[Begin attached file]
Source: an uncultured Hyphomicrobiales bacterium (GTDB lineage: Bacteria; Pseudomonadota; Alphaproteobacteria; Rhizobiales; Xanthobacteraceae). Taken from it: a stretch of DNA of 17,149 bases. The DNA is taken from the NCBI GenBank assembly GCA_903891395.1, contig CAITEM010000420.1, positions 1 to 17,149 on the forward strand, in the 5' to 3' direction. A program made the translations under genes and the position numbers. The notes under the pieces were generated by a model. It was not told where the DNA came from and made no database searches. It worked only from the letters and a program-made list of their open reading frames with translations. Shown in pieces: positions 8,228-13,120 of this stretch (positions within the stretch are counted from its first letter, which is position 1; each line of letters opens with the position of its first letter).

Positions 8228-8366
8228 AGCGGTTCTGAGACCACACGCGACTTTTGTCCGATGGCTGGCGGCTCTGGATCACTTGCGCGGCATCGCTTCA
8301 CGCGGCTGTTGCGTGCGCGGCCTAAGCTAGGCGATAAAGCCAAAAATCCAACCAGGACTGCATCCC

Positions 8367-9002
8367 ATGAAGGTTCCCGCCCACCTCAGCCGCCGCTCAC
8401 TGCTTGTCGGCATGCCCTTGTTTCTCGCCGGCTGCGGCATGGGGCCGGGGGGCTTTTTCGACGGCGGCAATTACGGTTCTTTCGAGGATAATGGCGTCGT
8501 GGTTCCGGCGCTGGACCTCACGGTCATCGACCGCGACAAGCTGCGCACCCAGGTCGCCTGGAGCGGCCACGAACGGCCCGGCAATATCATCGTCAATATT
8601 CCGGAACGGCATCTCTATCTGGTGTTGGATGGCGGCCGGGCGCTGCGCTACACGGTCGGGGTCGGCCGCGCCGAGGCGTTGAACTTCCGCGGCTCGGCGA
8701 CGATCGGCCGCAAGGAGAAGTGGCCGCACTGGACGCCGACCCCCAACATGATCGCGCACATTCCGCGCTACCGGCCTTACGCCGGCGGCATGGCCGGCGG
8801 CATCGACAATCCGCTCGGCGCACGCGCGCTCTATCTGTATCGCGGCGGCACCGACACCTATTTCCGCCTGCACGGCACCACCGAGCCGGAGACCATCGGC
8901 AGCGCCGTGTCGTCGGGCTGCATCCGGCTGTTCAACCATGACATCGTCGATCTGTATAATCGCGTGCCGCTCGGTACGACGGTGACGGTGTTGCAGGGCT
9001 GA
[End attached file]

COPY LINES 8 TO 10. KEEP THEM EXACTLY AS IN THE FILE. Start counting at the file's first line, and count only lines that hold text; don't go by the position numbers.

8501 GGTTCCGGCGCTGGACCTCACGGTCATCGACCGCGACAAGCTGCGCACCCAGGTCGCCTGGAGCGGCCACGAACGGCCCGGCAATATCATCGTCAATATT
8601 CCGGAACGGCATCTCTATCTGGTGTTGGATGGCGGCCGGGCGCTGCGCTACACGGTCGGGGTCGGCCGCGCCGAGGCGTTGAACTTCCGCGGCTCGGCGA
8701 CGATCGGCCGCAAGGAGAAGTGGCCGCACTGGACGCCGACCCCCAACATGATCGCGCACATTCCGCGCTACCGGCCTTACGCCGGCGGCATGGCCGGCGG